The Children’s Online Privacy Protection Act (COPPA) was passed in 1998 to protect children online, but the result has often been that children under 13 years of age are excluded from online services. Service providers are required to obtain parental consent for children under 13 in order to collect their personal information, but it’s often not worth the effort, so many providers, such as Facebook, ban young children entirely.
As Adam Engst previously detailed in “How COPPA Teaches Children to Lie” (15 November 2011), this legislation and its unintended consequences have been a huge roadblock to computing in education, forcing children and parents to falsify age data to access useful services. Unfortunately, schools can’t get away with breaking the law so blatantly, so Apple services such as iTunes U and iCloud have been off-limits to elementary and middle-school classes where children are under 13, despite heavy adoption of the iPad for educational use.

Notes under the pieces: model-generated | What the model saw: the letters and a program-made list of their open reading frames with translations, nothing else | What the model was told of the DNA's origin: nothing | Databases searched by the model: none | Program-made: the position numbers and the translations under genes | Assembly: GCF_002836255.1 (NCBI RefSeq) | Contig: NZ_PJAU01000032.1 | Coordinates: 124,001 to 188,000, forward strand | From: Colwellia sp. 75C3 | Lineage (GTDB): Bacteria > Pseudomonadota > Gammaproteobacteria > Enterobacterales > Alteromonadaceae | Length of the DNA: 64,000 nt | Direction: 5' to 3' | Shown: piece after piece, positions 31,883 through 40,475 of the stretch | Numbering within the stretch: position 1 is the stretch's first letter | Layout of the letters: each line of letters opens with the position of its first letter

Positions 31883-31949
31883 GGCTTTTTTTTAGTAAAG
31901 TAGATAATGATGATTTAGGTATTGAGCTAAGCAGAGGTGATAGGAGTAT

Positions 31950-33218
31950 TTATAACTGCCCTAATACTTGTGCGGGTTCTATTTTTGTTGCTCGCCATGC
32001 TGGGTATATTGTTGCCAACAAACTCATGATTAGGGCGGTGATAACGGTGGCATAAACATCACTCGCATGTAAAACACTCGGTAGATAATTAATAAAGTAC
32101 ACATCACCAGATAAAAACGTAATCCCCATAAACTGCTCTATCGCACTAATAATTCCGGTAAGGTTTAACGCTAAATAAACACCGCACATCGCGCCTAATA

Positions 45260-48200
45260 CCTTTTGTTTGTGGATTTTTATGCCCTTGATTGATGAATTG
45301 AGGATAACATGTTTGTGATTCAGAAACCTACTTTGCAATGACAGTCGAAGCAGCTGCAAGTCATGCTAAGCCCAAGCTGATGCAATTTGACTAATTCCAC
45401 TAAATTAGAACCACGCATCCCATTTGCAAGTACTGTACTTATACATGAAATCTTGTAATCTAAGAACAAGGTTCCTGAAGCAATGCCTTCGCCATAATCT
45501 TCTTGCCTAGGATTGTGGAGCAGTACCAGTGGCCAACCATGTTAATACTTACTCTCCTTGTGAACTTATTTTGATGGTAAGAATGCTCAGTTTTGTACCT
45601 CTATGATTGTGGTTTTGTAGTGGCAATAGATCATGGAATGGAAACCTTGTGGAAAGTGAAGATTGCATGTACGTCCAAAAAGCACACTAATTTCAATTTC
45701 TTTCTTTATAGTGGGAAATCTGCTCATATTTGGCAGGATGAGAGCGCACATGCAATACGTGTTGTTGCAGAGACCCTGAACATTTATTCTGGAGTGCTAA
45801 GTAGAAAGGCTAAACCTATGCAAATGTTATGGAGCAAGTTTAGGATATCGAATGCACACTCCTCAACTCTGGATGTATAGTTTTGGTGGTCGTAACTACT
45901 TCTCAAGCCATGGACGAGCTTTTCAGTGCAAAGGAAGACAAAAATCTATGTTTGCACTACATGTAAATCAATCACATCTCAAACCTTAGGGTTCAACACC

Students with Apple ID can have an enhanced personal experience with access to great online services like iTunes U, iCloud backup, and the ability to receive licenses in the new Volume Purchase Program. And now schools will have a program to facilitate Apple obtaining verifiable parental consent for personal Apple IDs for students under age 13.
This is fantastic news for educators, and being able to use iTunes U content in schools could be a game changer at many different levels. As Chambers said, “this is a very big deal.”